A Highlands Literary Legacy

by Gary Miller and Eric White

The Highlands neighborhood has a proud history as State College’s first residential neighborhood.  It is also, in its own way, a cultural center, our own version of Bloomsbury.  In addition to being the home of Schlow Centre Region Library, the Highlands also has been home over the decades to writers whose work has achieved international fame. Here is a quick tour:

Thomas Rogers, who taught at Penn State from 1961 to 1992, lived in the Highlands until his death in 2007. He was the author of four novels. His first, The Pursuit of Happiness, published in 1968, was nominated for a National Book Award. His final work, Jerry Engels, is set in State College and has many scenes in and around the fraternities that dot the northern part of the Highlands.  James Parker, writing in the New York Times Book Review, noted that “The light music of Rogers’s style, the wry modesty of his language and the pouncing accuracy of his observations are easily enjoyed.”

The former Highlands home of Philip and Fruma Klass.

Philip Klass, better known to fans of science fiction as William Tenn, came to State College in the mid-1960s and taught at Penn State for 24 years.  He and his wife Fruma lived in the Highlands during his tenure at the university.  He was the author of two novels and more than 60 published short stories that combined science fiction with satire.  Steven Levy, who had been his student at Penn State in the 1970s, noted in an article for Wired Magazine, that Tenn “stood with pioneers like Theodore Sturgeon in creating vivid scenarios of mind-blowing alien worlds in novels and stories that illuminated emotional, political and ethical issues of good old humanity.”

Fruma Klass was also a writer, whose first stories were published after the couple moved to Mount Lebanon in the 1980s.Her second published story, “After the Rainbow,” won a Writers of the Future prize.In 2014, she wrote a remembrance of Frederick Pohl for The New York Review of Science Fiction in which she recalled when her husband met a young fan at a science fiction fair:  

The fan turned to Phil. “Are you really William Tenn?” he asked. “’Fraid so,” Phil said, and the fan keened in disappointment, “Gee, I thought you’d be a big guy!” Without a moment’s hesitation, Phil replied, “So did I, so did I.”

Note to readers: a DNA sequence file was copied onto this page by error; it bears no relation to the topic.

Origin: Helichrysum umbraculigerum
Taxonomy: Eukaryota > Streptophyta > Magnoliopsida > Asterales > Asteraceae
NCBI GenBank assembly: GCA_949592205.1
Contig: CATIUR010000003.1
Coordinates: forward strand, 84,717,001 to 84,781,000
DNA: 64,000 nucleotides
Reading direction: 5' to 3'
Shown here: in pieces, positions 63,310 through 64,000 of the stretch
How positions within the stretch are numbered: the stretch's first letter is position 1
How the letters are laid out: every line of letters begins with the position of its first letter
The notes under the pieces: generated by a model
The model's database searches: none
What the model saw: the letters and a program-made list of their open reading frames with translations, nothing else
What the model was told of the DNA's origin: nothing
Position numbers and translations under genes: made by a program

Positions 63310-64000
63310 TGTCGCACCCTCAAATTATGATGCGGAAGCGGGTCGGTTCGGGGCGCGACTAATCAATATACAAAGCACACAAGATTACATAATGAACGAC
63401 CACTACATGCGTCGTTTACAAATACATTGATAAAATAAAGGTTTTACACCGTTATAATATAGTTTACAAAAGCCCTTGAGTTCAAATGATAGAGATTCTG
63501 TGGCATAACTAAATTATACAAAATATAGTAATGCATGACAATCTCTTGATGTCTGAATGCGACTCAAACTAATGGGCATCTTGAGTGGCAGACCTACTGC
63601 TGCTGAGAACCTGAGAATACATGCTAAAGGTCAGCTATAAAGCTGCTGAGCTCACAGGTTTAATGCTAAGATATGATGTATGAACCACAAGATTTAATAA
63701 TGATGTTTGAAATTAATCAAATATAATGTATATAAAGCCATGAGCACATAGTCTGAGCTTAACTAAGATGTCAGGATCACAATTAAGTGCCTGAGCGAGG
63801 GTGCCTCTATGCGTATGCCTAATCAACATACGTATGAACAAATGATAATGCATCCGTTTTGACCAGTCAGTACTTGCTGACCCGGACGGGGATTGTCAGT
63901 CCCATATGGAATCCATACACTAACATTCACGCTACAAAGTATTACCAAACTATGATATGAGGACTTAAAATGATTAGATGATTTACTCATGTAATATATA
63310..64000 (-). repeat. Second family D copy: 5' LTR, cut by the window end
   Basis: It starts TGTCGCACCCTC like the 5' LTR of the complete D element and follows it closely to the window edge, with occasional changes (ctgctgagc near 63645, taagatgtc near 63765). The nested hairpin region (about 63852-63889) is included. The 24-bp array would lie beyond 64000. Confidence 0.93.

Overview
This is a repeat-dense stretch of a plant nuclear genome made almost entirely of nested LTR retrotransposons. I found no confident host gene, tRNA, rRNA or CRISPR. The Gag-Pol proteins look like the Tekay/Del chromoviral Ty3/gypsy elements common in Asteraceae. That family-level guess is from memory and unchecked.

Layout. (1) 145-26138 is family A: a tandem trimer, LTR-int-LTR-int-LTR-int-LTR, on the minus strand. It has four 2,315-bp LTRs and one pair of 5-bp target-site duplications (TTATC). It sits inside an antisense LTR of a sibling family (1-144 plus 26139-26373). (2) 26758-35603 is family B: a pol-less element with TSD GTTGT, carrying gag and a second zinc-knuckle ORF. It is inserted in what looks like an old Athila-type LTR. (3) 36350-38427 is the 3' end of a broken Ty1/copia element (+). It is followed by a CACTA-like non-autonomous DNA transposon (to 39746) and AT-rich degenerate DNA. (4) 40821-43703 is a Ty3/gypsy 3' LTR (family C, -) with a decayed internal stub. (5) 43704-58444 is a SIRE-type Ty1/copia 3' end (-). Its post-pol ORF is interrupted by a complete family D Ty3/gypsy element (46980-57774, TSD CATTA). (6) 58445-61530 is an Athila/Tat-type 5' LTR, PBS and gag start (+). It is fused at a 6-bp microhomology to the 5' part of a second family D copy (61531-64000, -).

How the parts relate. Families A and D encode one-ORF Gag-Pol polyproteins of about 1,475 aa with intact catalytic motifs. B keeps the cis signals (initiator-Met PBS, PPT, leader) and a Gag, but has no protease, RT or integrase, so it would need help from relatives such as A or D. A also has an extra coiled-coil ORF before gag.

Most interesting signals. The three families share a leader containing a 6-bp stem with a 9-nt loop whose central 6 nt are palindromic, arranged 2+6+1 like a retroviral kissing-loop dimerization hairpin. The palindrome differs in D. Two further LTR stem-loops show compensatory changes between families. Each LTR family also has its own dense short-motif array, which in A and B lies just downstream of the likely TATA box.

Poet Theodore Roethke lived in the Glennland Building—part of the Highlands Historic District—during his tenure as a faculty member at Penn State from 1936-1943.While on the faculty, he published poems in a wide range of journals, including Poetry, the New Republic, and the Saturday Review.  He published his first book of poetry, Open House, in 1941; it was praised by W.H. Auden as “completely successful.”  Roethke went on to teach at Bennington College and the University of Washington, becoming one of the most influential American poets of the twentieth century.  James Dickey called him the greatest of all American poets, noting, “I don’t see anyone else that has the kind of deep, gut vitality that Roethke’s got. Whitman was a great poet, but he’s no competition for Roethke.”

British-born novelist, poet, and essayist Paul West moved into the in the Highlands in the 1970s, while teaching creative writing and modern literature at Penn State.  During his career, West wrote more than 20 novels, six books of poetry, and numerous nonfiction books, including histories, memoirs, and literary criticism.  He was widely known as a stylist who loved wordplay.  Reviewer Daniel Cryer noted of his work, “His ability to give original expression to complicated ideas about culture and personality is gargantuan.”  He once wrote, “I early on came to appreciate words as what I now realize are repositories of human history . . .They were magical things to me, a bit like supercritical helium held with your bare hands.”

In 1976, West married Diane Ackerman, a poet, naturalist, and memoirist, who had that year published her first book of poetry after receiving her baccalaureate in English from Penn State in 1970.  Ackerman went on to write the national bestseller, A Natural History of the Senses, and other books on nature.  In the 1990s, she documented West’s recovery from a stroke in One Hundred Names for Love.  Today, she is perhaps best known as the author of The Zookeeper’s Wife, which recounts the true story of Jan and Antononia Zabinska, zookeepers who saved the lives of 300 Jews who had been imprisoned in the Warsaw ghetto during World War II. 

Tom Rogers, Philip and Fruma Klass, Theodore Roethke, Paul West, and Diane Ackerman reflect the intellectual and creative quality that surrounds Penn State as a major university.  But they also embody the life of the imagination that makes the Highlands a true college town community.  

Are there other writers and artists who have lived in the Highlands and whose contributions should be celebrated in “Hearts in the Highlands”?   Please share names and locations with us for a future update.


Gary Miller (gemsc1@comcast.net) and Eric White (erw2@psu.edu) are members of the “Hearts in the Highlands” Editorial Board.